Yes, I’m a teacher. Yes, I’m 32. And, yes, I’m one of the lowest paid 32-year-old teachers I know. However, this isn’t because of my district’s pay scale or the economy-induced pay freezes. It is because I don’t have anything but a Bachelor’s degree. It’s not that I didn’t want a Master’s degree during my last 9 years of teacher or that I was too busy. I just didn’t know what field I wanted to pursue. After debating various degrees (including a brief glimpse into Library Sciences), I finally settled on Curriculum/Instruction. I was relieved to have finally have an avenue to pursue. There’s no turning back!
Then I found out I had to take the GRE, and I experienced one of the worst 3 months of my life. I hadn’t studied math since I was 18. I have a hard time multiplying past 7 X 5 (true story). However, there was a bright spot in my exam preparation: the writing section. The GRE asks students to write two essays on argument prompts. Eureka! I found my GRE niche. Since I basically spend the entire year asking my students to analyze arguments, evaluate arguments, and construct arguments these were the perfect prompts for me.
Then, on a cold Chicago day while taking the exam and writing the essays, my attention began to wane. Not because of my self-diagnosed ADD, but because my teacher brain never shuts off. Instead of focusing on the writing itself, I began thinking about how great the prompts would be for my AP students. Then I realized that these argument prompts would be great for any students of all abilities and really all age levels. In the past, when I have given sample arguments for my students they haven’t been as developed as I would like and typically the class discussion would taper off after 15 minutes. Yet, these prompts are critical and complex and evoke deep and meaningful discussion. They make students think about what is truly at stake when making seemingly minute decisions. Finally, I had found amazing argument analysis prompts.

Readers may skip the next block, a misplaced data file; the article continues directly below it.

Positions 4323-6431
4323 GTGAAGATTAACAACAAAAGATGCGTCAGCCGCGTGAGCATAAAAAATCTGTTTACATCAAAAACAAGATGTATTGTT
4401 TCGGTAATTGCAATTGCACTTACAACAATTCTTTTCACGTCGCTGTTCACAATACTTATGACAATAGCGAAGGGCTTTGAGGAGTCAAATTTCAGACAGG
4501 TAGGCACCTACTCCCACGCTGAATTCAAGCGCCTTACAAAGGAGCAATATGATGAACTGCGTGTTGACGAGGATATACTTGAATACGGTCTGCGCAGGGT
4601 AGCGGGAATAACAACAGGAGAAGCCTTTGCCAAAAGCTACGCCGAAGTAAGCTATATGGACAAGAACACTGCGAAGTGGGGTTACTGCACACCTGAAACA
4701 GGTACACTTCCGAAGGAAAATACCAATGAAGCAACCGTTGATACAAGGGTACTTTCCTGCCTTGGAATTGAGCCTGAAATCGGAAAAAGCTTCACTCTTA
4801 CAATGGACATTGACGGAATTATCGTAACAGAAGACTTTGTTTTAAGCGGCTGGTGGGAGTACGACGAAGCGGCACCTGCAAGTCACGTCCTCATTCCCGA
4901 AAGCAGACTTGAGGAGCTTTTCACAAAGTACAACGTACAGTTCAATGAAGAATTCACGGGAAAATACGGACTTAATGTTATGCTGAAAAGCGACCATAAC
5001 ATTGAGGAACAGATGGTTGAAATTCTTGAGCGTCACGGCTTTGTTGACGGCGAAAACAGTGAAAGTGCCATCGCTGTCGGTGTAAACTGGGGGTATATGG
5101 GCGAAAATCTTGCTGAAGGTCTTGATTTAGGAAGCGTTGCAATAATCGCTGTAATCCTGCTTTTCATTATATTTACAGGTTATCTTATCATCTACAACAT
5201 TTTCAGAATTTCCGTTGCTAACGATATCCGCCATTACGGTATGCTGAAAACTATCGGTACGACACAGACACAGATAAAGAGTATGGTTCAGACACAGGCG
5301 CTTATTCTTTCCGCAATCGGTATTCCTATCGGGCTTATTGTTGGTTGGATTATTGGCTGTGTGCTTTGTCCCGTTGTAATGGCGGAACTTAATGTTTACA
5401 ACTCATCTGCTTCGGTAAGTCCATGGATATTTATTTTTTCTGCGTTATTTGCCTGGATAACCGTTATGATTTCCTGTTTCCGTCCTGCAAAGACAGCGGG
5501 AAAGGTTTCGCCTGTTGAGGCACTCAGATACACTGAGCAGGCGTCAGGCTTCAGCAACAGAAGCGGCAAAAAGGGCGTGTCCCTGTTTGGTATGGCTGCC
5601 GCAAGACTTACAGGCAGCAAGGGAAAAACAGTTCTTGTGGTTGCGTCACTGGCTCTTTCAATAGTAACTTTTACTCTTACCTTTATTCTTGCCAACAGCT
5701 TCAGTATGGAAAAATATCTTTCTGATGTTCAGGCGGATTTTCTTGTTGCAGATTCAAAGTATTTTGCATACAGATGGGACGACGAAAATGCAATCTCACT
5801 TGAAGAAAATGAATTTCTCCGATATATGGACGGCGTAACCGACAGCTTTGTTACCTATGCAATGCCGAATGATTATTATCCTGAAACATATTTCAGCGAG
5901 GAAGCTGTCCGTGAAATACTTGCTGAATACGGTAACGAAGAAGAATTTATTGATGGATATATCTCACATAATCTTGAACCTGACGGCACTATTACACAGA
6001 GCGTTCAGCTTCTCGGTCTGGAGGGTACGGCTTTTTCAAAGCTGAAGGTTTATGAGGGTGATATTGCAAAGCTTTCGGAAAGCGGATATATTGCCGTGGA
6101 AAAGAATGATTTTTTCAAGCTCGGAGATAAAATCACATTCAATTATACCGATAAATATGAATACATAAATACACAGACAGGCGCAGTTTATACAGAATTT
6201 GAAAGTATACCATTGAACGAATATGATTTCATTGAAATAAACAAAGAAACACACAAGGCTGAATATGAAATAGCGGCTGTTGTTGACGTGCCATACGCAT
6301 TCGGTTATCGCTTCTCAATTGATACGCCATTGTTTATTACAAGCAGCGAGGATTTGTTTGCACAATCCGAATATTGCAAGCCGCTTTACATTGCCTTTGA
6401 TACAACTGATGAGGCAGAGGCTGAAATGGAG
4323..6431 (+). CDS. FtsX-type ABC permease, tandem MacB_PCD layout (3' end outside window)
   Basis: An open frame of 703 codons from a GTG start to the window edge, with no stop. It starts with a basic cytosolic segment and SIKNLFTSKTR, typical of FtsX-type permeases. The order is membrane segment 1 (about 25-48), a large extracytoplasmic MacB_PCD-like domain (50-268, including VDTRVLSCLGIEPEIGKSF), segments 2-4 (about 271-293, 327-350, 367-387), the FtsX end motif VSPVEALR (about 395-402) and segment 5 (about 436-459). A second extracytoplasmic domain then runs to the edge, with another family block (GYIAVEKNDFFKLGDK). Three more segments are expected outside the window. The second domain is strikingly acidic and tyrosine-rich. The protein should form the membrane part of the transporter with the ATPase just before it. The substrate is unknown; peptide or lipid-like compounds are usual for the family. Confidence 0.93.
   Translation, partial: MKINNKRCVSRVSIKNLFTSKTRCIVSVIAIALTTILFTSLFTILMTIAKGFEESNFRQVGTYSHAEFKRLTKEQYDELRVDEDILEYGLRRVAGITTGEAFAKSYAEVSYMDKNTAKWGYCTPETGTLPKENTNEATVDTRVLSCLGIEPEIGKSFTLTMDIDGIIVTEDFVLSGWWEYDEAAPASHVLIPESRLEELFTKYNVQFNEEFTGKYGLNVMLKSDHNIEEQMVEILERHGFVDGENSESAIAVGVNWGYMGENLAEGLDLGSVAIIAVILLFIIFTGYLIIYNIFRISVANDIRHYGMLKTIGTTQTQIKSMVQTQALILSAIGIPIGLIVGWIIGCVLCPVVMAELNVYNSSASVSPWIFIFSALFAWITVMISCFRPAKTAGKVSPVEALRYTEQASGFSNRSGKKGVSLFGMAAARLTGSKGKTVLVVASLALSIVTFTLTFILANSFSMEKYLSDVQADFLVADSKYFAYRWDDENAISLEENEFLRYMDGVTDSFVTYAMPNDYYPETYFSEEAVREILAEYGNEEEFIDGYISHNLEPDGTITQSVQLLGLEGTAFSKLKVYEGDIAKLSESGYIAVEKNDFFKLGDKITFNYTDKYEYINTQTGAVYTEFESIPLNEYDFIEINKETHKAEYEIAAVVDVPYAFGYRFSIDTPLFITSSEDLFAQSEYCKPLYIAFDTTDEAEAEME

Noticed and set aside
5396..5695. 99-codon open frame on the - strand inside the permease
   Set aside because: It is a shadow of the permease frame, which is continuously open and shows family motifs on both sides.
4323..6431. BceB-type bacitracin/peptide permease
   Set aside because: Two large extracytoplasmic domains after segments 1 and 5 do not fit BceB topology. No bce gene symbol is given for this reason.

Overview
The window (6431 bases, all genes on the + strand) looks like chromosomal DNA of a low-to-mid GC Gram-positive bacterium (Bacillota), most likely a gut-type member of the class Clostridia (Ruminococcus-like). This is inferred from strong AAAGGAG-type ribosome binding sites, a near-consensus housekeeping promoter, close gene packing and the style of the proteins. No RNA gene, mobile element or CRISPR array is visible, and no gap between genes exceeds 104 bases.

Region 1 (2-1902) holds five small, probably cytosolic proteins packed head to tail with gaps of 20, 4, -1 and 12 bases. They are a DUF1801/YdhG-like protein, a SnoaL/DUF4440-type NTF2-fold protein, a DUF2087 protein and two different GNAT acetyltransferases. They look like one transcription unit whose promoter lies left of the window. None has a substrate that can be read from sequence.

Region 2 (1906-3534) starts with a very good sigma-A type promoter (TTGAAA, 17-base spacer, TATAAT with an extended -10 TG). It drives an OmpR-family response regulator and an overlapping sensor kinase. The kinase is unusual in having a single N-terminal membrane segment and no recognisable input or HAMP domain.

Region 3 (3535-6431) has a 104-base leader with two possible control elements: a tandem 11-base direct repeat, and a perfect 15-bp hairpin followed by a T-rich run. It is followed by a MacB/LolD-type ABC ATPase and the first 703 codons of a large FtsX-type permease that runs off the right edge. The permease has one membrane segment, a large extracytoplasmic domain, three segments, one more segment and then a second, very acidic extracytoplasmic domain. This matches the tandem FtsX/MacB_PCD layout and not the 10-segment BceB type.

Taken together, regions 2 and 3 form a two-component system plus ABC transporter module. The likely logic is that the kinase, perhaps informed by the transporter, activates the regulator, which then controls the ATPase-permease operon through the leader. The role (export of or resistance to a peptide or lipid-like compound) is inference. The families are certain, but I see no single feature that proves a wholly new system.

On the GRE there are two types of prompts referred to as the “Analyze an Argument,” which asks students to determine the soundness of an argument, and “Analyze an Issue,” which asks students to evaluate the complexity of an argument. Both are described on the ETS page where you can also find a lengthy pool of sample prompts for the “Analyze an Argument” and “Analyze an Issue” writing tasks.
In an effort to raise critical thinking and demonstrate my mastery of the GRE (okay, just the writing section because it still takes me at least 4 seconds to figure out what 8 X 9 is) this week I’ll be providing specific prompts and suggestions on how to incorporate argument analysis in the classroom, whether it is 6th grade or 12th grade.
Sample “Analyze an Argument” prompt:
- The following appeared as a recommendation by a committee planning a ten-year budget for the city of Calatrava: “The birthrate in our city is declining: in fact, last year’s birthrate was only one-half that of five years ago. Thus the number of students enrolled in our public schools will soon decrease dramatically, and we can safely reduce the funds budgeted for education during the next decade. At the same time, we can reduce funding for athletic playing fields and other recreational facilities. As a result, we will have sufficient money to fund city facilities and programs used primarily by adults, since we can expect the adult population of the city to increase.” Write a response in which you discuss what specific evidence is needed to evaluate the argument and explain how the evidence would weaken or strengthen the argument.
Sample “Analyze an Issue” prompt:
- The best way for a society to prepare its young people for leadership in government, industry, or other fields is by instilling in them a sense of cooperation, not competition. Write a response in which you discuss the extent to which you agree or disagree with the claim. In developing and supporting your position, be sure to address the most compelling reasons and/or examples that could be used to challenge your position.